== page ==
Doors, windows and glazing


Glass and the method of glazing shall be installed in accordance with the design and to ensure adequate in-service performance. Issues to be taken into account include:

  1. standards
  2. glazing compounds
  3. glazing systems
  4. insulating glass units
  5. condition before installation
  6. sizing
  7. rebates
  8. bead glazing.


Where there is a high risk of accidental breakage, glazing should be designed and selected to comply with relevant building regulations.

Where there is a particular risk (such as door side panels or ‘low level’ glazing) and where fully glazed panels can be mistaken for doors, toughened or laminated glass, or other materials such as acrylic or polycarbonate, may be required.

The glass supplier should provide documentation to confirm:

  • the properties of the glass used
  • compliance with the appropriate British Standards.

Glazed materials and units should be:

  • compatible with the levels of safety and security that are required
  • identified as safety glass with a permanent marking (includes glazed shower/bath screens).

Glazing should ensure adequate in-service performance. The quality and thickness of normal window glass should:

  • be specified to suit the design wind loads for the location
  • comply with BS 6262 and relevant data sheets issued by the Glass and Glazing Federation.

Glazing and materials should comply with appropriate British Standards, including:

BS 5516'Patent glazing and sloping glazing for buildings’.
BS 6262‘Code of practice for glazing of buildings’.
BS EN 1279‘Glass in buildings-insulating glass units’.
BS EN 572‘Float glass’.
BS EN 14449‘Laminated glass’.
BS EN 12150‘Toughened glass’.
BS EN 572‘Wired glass’.
BS EN 1096‘Low-e coated glasses, including hard and soft coated’.

Glazing compounds

Glazing compounds should:

  • be compatible with the frame finishes
  • be in accordance with the manufacturer’s recommendations.

Linseed oil based putty should not be used in the installation of laminated glass or insulating glass units.

Glazing systems

Drained and vented systems

Drained and vented systems should be used for site fixed insulating glass units and where units greater than 1m2 are used, to allow moisture that enters the glazing channel between the frame and the edge seal of the insulating glass unit to drain away and prevent long-term moisture contact with the edge seal. Drained and vented systems should have:

  • a minimum 5mm gap between the frame’s lower rebate and the edge seal of the insulating glass unit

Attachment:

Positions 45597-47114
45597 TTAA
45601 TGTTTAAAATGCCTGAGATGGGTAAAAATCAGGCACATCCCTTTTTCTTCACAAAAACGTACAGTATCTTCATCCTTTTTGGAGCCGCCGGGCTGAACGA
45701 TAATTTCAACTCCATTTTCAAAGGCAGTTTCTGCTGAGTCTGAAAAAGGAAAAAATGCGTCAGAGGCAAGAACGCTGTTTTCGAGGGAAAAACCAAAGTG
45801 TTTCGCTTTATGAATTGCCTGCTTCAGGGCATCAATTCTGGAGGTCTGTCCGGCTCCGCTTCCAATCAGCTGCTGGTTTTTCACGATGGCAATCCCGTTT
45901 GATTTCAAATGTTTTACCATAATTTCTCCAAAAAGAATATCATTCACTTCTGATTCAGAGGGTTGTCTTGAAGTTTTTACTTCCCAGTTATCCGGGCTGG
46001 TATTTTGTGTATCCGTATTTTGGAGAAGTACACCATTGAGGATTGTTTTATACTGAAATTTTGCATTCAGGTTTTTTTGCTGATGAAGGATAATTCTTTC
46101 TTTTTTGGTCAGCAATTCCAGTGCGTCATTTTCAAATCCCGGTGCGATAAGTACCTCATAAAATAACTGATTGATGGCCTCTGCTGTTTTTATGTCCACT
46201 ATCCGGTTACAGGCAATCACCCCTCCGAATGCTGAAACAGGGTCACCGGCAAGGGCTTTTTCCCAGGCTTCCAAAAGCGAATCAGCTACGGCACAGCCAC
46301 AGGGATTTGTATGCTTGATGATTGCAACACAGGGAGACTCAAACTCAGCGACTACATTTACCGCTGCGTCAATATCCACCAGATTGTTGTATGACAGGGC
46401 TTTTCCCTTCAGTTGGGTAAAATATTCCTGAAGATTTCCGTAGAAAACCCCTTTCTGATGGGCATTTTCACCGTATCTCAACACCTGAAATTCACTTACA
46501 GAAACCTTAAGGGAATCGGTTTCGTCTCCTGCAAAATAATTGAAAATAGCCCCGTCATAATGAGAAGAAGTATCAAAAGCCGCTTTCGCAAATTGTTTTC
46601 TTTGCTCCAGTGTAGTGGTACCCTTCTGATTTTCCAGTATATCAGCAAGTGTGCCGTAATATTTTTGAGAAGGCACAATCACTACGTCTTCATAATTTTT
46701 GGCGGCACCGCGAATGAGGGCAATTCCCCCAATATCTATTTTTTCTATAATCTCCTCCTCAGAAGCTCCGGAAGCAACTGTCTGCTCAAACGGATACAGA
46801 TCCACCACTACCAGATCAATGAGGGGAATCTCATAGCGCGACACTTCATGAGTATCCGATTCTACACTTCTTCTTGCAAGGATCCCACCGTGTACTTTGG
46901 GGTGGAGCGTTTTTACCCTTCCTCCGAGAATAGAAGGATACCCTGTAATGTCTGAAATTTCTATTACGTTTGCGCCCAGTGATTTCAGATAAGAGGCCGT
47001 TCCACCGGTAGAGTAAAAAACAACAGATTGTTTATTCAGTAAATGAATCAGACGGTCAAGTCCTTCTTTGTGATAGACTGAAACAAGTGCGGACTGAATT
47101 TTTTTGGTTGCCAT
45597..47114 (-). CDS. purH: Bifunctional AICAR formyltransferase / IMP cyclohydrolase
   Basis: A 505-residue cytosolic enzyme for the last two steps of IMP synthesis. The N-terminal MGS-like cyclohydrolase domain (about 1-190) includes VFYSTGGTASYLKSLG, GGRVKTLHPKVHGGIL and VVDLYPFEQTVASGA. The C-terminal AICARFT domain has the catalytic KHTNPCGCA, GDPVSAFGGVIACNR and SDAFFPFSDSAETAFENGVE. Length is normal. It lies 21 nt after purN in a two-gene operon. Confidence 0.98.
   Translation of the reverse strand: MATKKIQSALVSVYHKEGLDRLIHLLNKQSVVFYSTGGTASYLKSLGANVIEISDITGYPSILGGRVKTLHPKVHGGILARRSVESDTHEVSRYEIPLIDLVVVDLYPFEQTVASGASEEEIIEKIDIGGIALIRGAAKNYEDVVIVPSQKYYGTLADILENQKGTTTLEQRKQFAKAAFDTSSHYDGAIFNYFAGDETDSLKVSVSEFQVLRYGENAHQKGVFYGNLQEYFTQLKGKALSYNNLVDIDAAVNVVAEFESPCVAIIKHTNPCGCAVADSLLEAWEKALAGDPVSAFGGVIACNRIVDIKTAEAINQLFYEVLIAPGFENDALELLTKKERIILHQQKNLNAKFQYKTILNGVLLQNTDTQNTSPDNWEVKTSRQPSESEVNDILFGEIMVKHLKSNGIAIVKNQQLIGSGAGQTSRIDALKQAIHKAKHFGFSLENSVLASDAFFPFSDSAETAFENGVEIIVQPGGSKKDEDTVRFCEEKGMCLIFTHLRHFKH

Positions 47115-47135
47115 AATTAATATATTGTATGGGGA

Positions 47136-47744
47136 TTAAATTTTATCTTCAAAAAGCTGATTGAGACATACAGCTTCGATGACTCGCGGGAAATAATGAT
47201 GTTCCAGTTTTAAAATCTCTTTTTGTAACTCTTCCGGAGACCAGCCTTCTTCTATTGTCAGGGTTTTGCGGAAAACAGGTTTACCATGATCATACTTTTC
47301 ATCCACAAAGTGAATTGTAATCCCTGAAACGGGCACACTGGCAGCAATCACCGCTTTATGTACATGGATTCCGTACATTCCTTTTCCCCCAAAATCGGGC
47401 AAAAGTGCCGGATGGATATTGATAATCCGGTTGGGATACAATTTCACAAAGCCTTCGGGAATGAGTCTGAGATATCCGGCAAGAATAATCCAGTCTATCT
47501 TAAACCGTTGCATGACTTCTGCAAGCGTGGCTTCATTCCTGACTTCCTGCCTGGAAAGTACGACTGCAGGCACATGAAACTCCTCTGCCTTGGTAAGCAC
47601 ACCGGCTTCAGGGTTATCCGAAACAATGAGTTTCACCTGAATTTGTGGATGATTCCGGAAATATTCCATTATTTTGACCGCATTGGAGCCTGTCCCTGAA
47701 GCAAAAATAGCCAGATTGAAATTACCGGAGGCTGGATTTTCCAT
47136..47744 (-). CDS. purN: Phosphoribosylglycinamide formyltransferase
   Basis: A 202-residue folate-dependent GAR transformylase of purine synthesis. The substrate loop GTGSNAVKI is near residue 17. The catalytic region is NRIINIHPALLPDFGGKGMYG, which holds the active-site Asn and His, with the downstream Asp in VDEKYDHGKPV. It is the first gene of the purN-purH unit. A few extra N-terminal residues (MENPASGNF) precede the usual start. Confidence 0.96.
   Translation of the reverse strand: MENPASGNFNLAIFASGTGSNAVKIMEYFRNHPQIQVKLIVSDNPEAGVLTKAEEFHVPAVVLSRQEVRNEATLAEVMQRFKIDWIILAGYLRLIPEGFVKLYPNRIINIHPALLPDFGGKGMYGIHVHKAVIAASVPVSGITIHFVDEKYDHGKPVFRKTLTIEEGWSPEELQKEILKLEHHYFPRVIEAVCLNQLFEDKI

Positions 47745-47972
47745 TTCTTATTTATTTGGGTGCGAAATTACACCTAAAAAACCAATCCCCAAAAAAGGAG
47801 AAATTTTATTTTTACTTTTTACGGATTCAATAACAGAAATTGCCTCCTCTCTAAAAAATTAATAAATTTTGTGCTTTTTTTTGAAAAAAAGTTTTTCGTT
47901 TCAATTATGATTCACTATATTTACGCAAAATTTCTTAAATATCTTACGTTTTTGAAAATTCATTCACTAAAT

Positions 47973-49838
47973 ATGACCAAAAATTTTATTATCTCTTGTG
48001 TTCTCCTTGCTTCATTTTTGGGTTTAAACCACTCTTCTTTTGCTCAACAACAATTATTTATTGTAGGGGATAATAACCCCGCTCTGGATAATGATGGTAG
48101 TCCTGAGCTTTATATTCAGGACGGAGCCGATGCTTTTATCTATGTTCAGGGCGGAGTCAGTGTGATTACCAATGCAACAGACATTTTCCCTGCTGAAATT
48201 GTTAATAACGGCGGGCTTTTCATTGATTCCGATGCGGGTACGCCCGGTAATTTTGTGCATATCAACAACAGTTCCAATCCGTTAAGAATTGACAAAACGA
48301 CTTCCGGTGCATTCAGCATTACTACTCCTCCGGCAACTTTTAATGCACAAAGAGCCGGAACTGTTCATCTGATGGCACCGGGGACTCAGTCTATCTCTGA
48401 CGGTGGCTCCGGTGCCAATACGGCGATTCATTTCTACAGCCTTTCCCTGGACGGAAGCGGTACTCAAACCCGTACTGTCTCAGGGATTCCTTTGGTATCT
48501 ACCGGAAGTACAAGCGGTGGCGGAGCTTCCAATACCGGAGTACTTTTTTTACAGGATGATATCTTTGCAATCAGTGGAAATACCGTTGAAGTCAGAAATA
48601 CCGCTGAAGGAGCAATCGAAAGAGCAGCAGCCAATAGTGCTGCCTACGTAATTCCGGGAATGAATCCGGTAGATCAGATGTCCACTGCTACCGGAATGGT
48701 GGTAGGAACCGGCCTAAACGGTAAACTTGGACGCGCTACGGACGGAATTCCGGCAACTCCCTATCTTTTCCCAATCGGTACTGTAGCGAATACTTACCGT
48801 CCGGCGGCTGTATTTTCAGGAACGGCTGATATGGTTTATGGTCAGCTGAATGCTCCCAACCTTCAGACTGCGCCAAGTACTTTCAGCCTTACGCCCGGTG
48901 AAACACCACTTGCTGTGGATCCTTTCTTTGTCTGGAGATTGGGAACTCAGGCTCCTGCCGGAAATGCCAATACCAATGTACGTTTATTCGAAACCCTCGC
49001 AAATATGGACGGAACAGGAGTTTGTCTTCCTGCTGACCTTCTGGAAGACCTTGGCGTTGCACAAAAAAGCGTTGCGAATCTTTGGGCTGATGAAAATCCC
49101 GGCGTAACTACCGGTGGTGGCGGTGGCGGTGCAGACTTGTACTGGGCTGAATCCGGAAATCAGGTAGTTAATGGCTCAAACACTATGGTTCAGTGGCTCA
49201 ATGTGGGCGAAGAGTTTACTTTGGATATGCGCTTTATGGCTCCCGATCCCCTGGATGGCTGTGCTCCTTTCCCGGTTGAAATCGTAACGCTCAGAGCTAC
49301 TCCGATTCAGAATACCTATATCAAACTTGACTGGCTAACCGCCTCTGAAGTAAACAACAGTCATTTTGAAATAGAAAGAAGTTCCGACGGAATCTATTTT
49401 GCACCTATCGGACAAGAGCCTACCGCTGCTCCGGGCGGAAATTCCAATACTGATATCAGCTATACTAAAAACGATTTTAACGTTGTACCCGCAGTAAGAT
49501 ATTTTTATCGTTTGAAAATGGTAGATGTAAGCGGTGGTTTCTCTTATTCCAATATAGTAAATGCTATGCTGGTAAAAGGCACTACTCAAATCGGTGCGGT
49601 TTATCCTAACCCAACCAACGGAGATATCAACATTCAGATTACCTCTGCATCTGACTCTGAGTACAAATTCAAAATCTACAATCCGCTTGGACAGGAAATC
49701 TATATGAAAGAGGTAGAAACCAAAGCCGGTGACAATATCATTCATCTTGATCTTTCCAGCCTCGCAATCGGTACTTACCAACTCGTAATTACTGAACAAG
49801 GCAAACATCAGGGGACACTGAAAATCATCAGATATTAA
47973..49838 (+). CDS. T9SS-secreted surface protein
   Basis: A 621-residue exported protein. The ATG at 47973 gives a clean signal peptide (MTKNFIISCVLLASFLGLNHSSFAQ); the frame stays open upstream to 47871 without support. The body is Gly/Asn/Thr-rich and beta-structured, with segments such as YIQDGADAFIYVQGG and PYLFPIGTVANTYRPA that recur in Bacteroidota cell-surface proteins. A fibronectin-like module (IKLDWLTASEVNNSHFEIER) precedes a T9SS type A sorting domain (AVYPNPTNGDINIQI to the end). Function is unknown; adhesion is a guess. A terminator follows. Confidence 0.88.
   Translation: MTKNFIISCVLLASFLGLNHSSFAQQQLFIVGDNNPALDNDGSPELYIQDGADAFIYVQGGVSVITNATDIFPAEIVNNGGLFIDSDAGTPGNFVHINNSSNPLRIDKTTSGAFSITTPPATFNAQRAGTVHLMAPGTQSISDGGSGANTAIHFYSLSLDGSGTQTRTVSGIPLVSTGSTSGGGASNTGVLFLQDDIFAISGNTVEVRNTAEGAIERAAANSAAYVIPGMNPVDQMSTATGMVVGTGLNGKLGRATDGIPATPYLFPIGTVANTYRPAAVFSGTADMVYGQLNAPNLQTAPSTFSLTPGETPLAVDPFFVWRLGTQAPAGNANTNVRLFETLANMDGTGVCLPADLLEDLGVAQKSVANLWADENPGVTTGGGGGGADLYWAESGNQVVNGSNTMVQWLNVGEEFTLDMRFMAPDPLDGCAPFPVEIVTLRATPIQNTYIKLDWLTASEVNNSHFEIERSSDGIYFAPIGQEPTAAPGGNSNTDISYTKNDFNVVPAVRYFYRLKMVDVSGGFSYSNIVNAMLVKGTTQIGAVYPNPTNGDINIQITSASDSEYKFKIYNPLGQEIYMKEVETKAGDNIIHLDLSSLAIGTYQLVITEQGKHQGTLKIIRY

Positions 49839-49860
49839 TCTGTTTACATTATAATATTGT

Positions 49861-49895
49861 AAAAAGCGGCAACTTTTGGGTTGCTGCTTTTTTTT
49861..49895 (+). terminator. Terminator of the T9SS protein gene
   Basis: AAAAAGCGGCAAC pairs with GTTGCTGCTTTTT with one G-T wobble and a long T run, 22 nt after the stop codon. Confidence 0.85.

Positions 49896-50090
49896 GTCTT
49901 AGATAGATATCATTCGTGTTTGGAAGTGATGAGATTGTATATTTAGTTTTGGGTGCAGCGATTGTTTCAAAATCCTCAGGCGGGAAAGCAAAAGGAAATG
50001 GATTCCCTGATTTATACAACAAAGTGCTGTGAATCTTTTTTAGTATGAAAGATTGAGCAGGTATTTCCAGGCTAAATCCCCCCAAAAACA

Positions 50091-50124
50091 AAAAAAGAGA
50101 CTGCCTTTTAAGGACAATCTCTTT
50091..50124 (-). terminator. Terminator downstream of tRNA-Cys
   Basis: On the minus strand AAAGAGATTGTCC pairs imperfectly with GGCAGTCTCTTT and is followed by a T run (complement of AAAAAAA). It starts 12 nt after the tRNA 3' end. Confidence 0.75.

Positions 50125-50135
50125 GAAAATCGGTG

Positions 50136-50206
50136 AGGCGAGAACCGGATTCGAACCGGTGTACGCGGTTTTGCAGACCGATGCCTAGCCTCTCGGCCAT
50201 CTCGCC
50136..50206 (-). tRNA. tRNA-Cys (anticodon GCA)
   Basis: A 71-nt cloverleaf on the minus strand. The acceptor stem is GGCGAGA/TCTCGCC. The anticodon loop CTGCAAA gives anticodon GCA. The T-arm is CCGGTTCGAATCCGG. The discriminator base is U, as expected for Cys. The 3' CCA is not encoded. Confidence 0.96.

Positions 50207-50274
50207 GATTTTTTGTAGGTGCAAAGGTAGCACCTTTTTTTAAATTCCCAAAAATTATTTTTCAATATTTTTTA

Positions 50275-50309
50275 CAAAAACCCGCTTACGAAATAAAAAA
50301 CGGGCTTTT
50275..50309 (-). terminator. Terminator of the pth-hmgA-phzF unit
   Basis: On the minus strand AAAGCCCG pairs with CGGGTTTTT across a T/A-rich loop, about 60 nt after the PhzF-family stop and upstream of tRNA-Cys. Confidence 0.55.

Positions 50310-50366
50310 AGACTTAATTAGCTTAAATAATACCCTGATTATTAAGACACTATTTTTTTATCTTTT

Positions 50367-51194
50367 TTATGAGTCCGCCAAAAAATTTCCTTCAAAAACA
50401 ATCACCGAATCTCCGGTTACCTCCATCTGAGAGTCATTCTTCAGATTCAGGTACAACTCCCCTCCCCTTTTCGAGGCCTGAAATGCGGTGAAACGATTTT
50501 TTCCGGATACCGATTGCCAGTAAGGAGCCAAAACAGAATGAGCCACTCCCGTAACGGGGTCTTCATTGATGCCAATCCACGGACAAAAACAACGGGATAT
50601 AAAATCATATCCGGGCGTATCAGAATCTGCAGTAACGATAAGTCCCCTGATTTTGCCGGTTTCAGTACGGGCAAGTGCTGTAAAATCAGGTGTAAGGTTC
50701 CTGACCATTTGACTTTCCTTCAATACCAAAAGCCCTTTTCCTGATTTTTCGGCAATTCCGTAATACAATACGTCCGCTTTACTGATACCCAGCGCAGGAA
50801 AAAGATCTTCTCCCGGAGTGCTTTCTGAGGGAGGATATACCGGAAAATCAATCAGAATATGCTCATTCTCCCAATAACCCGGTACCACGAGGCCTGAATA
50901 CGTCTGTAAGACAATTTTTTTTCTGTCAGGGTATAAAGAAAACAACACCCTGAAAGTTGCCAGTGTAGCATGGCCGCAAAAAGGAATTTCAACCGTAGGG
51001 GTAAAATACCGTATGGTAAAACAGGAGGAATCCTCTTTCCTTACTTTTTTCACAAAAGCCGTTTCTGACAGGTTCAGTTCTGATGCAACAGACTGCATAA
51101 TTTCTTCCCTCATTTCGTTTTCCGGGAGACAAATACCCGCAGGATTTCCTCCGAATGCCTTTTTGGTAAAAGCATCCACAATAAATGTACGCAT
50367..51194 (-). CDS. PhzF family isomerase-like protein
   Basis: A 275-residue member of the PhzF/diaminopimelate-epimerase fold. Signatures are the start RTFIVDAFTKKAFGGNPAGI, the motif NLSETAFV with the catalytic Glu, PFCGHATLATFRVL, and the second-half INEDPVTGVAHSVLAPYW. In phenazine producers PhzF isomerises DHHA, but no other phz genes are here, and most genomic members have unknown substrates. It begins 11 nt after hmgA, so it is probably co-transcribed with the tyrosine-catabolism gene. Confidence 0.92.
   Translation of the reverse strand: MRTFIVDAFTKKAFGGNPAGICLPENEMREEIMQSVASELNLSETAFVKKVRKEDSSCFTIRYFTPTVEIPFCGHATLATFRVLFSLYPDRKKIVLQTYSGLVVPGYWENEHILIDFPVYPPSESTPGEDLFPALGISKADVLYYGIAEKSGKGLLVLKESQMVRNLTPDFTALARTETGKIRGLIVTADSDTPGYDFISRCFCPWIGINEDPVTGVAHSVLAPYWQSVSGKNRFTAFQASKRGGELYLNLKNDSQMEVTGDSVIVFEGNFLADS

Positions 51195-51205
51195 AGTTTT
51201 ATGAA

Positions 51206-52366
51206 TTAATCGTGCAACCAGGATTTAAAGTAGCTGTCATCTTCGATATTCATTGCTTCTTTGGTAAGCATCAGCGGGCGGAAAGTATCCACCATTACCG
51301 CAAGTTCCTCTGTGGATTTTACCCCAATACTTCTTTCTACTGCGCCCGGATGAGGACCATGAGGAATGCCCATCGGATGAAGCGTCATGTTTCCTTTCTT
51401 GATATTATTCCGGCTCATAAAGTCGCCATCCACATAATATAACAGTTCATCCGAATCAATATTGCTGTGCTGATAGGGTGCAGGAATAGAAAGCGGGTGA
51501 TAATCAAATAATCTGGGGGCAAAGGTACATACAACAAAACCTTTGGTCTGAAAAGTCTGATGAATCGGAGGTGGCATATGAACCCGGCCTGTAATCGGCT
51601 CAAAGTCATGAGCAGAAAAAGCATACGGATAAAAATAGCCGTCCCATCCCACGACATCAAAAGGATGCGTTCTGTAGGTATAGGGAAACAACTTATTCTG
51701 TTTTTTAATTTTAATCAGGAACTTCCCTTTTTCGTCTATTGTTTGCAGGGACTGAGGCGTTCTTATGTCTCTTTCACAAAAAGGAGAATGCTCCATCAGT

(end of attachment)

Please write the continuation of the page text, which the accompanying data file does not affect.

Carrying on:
• adequate drainage and ventilation through holes, slots or channels
  • the edge seal of the insulating glass unit adequately protected.

Fully bedded systems

Fully bedded systems are acceptable for factory glazing only where the insulated unit is less than 1m2, and should:

  • comply with the relevant parts of BS 8000, BS 6262 and BRE Digest 453
  • not have gaps around the perimeter of the insulating glass unit.

Partially bedded insulating glass units may be fixed on site where bedded at the top and sides, providing the rebate platform is drained and vented.

Site glazed systems

Where doors and windows of materials other than timber are delivered to the site unglazed, all glazing should be carried out in accordance with the manufacturer’s instructions.

Appropriate fixing and sealing systems should include:

  • distance pieces, unless load-bearing tapes are used
  • setting blocks
  • location blocks, where required
  • appropriate beads
  • suitable glazing compounds, sealants, gaskets and/or capping.


In external situations, the bottom bead should:

  • project slightly over the rebate edge
  • be fixed to the rebate platform.

Insulating glass units

Insulating glass units should:

  • carry a CE mark to BS EN 1279 and have third-party certification, e.g. BSI Kitemark
  • be checked to ensure they comply with the design, including glass type, gas filling, edge seal type and dimensions
  • have a dual seal or a single seal of hot melt butyl and desiccant in at least one long and one short section of the spacer bar.

Condition before installation

Glass and insulating glass units should be inspected for both visual defects and those which could lead to premature failure. Defects can be caused by:

  • water accumulating between sheets, which may cause internal surfaces to become marked
  • edge damage or scratching.

Insulating glass units should be adequately protected when stored prior to installation.


To account for thermal expansion, the following gaps should be provided:

  • 3mm gap between the glass edge and the frame
  • 5mm gap at the bottom bead for drained systems.

Insulating glass units should not be cut or punctured on site.


Rebates for glass should be:

  • the correct size for the glazing
  • primed where timber
  • rigid and true.

Insulating glass units should be:

  • protected from sunlight at the edges by the frame
  • positioned to ensure the spacer bar is below the level of the frame’s sightline.

Setting and location blocks should be of a suitable and resilient material.

In drained and ventilated frames:

  • dimensions of holes and slots should be checked to ensure that effective drainage can occur
  • drainage channels in the rebate should be free from obstructions that could prevent effective drainage.

Bead glazing

Beads and linings should be used for:

  • internal glazing
  • locations where shock absorption is required.

Beads should be fixed at a maximum of 150mm centres.